Growth slows but still a huge market -- Germany holding its own

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Germany's wind sector steamed into the new year with respectable installation figures for 2004 and a reasonable outlook for 2005 considering the maturity of the market, but found itself once more under a hail of attack from the conventional energy sector, from the media and from federal economy minister Wolfgang Clement. Popular news magazine Der Spiegel caused a stir with claims that further expansion of wind power raises the danger of electricity blackouts. Clement is accused of deliberately misinterpreting the size of the bill for green electricity to allow him to deliver a broadside to the renewable energy law which his party, the Social Democrats, amended last year in partnership with the Greens.

Despite predictions that darkened as 2004 advanced, 2,036.9 MW of new wind plant were installed in 2004, provided by 1,201 turbines. The annual increase was down 23% on 2003, but at more than 2 GW in a single year, Germany still remains the world's largest wind power market, although these days it is running neck-and-neck with Spain.

Total German wind power capacity was 16,628.75 MW at the end of last year, made up of 16,543 turbines. The fleet generated 25 TWh, or 4% of gross national electricity generation of 606.5 TWh, according to the federal economics ministry. This compares with 19 TWh in 2003, or 3% of gross generation of 603.8 TWh.

While the relatively windy coastal state of Lower Saxony led the field among Germany's 16 states by adding 553 MW last year, the inland states of Brandenburg and North Rhine Westphalia followed with 373 MW and 231 MW respectively. Mecklenburg-Vorpommern, with its long Baltic Sea coastline, managed only 91 MW. Schleswig-Holstein, with North Sea and Baltic Sea coastlines -- and where wind energy originally took off in Germany over 15 years ago -- saw just 178 MW of new capacity. With 2174 MW, much of that provided by small turbines, sites for more wind development are hard to find in Germany's most northern state, which borders Denmark.

Pack leaders

Market leader among turbine manufacturers in Germany is once again Enercon with a substantial 42% market share, up 8% on its 2003 performance. It is followed by Vestas, whose merger with NEG Micon pushes its share to 30%. GE Energy's market share dropped by 3.5% compared with 2003, to just 7.7%, leaving the American giant beaten by small German company Repower Systems with 9.2%. AN Windenergie, as Bonus, now Siemens Wind Power, is known in Germany lost ground, as did Nordex (table). Spain's Gamesa appears in German statistics for the first time, albeit with a share of less than 1%.

Looking ahead, "In a cautious forecast for 2005, we expect an expansion of 1700 MW in 2005," said Jens Peter Molly of the Deutsche Windenergie Institut, a wind power consultant company. "Since repowering and the offshore market will not make a substantial contribution until the end of the decade, the onshore market remains the lynchpin of the wind market," adds Peter Ahmels of German wind association Bundesverband Windenergie. Norbert Gies, from the power systems division of engineering association VDMA, points out that wind turbine exports are growing, but he urges for a swifter development of offshore business to maintain industry momentum. "If offshore technology doesn't come out of Germany, it will come to Germany," he warns.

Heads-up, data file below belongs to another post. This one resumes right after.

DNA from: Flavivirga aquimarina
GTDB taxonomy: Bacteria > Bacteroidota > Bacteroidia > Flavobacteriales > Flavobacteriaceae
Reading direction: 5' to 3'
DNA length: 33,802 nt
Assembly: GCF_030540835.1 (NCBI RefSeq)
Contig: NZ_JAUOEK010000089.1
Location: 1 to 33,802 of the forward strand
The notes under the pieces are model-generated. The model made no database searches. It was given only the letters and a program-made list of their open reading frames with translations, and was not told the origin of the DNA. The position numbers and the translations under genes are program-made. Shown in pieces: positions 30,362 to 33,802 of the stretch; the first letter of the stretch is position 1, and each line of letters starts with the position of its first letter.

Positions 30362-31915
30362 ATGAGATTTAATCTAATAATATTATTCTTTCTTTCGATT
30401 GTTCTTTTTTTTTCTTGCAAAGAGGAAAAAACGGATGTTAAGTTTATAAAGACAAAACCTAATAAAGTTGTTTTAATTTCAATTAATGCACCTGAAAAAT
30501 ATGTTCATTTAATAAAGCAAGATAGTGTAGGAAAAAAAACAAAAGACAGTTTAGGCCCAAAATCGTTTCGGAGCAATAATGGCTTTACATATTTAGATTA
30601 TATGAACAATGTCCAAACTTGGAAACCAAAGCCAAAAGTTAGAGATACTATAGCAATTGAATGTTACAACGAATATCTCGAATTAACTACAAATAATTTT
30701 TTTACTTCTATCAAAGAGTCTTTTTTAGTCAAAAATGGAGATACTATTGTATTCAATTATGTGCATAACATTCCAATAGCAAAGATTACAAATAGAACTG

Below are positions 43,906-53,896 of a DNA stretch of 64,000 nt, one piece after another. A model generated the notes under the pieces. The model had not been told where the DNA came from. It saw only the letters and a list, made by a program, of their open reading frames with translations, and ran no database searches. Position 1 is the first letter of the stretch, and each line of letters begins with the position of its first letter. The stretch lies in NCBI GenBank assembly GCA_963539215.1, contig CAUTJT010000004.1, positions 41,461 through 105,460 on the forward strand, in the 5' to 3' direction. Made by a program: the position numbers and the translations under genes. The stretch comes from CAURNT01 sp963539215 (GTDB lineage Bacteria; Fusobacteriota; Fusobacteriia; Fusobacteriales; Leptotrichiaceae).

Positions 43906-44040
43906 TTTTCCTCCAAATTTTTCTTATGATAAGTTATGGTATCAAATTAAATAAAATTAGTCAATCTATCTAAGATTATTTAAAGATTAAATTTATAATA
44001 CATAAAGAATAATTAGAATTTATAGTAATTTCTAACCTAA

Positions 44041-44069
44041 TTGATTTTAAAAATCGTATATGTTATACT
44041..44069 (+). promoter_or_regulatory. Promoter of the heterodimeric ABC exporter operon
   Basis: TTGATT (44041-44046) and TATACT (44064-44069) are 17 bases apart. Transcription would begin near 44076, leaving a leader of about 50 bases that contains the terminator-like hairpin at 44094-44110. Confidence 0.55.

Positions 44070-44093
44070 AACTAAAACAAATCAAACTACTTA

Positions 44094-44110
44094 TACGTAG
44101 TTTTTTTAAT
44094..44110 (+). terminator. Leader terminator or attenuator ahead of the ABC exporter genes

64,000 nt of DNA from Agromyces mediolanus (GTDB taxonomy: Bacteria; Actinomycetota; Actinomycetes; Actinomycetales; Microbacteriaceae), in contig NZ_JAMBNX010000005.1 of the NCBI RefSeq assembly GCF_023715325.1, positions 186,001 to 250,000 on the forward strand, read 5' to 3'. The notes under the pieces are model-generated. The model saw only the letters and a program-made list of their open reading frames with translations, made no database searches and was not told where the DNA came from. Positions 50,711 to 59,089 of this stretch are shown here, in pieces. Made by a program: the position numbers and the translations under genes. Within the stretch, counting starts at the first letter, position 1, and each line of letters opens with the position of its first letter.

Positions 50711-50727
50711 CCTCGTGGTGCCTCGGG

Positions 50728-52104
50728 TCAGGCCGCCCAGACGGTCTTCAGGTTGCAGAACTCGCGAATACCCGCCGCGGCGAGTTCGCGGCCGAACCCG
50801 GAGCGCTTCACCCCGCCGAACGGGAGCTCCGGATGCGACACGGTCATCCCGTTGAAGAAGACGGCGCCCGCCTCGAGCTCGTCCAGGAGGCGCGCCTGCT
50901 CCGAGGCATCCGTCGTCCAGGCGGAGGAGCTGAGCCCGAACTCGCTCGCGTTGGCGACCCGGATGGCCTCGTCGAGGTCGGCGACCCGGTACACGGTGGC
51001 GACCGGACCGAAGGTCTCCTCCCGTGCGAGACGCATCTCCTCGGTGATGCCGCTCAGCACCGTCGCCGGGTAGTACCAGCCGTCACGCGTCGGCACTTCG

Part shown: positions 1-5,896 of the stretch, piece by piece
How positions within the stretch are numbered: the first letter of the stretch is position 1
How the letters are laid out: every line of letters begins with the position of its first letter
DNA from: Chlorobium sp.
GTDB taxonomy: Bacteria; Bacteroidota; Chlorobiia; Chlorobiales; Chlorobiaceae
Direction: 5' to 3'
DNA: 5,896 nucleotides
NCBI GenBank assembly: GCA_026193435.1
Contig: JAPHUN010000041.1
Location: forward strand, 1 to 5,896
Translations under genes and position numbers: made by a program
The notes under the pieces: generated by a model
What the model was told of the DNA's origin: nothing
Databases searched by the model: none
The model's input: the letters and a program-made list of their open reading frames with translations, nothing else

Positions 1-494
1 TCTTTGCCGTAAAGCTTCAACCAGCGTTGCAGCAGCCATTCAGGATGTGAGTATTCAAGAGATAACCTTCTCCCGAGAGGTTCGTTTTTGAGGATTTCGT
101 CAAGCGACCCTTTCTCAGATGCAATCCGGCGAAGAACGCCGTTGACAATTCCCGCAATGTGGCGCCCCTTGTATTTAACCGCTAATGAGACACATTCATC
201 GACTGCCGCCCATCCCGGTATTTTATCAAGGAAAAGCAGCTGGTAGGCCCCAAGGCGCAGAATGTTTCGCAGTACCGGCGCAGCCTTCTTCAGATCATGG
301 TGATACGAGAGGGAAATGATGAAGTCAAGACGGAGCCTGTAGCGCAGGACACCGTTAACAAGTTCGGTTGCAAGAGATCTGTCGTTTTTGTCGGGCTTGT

In the firing line

As the wind power generation base in Germany continues to grow, albeit more slowly, the cost to the nation of buying increasing volumes of wind power at a fixed rate remains firmly in the line of fire of the major electricity utilities. They, in turn, are under attack for raising electricity and network usages charges and raising price benchmarks before an energy regulator is installed, probably in July 2005. According to the utility sector, wind power bears a good deal of the responsibility for the price increases, a claim hotly disputed by the wind industry.

Backing the utility view, economics minister Clement complains that the gross cost of wind energy production in Germany will reach an annual EUR 5.4 billion in 2015 compared with today's EUR 1.4 billion. From the Greens party, energy spokesperson Michaele Hustedt points out that only the extra costs compared with alternative fossil fuel generation should be attributed to wind. "Even the minister admits that a kilowatt hour of fossil fuel generated power will become increasingly more expensive as fuel prices rise and new investment in generation is necessary. As renewables pay rates decrease [by law] and fossil fuels become more expensive, wind energy will not be a real additional cost to consumers in 2015," she claims. "The minister has consciously presented a miscalculation in order to repeat once more his criticism of the renewable energy law."

Clement's comments were made in connection with a study on network integration of wind energy, with input from several institutes and other sources co-ordinated by German energy agency Dena in Hanover. The study's overview is complete, but the document has yet to be published due to conflicting interpretation of the results by the renewables and conventional energy lobbies.

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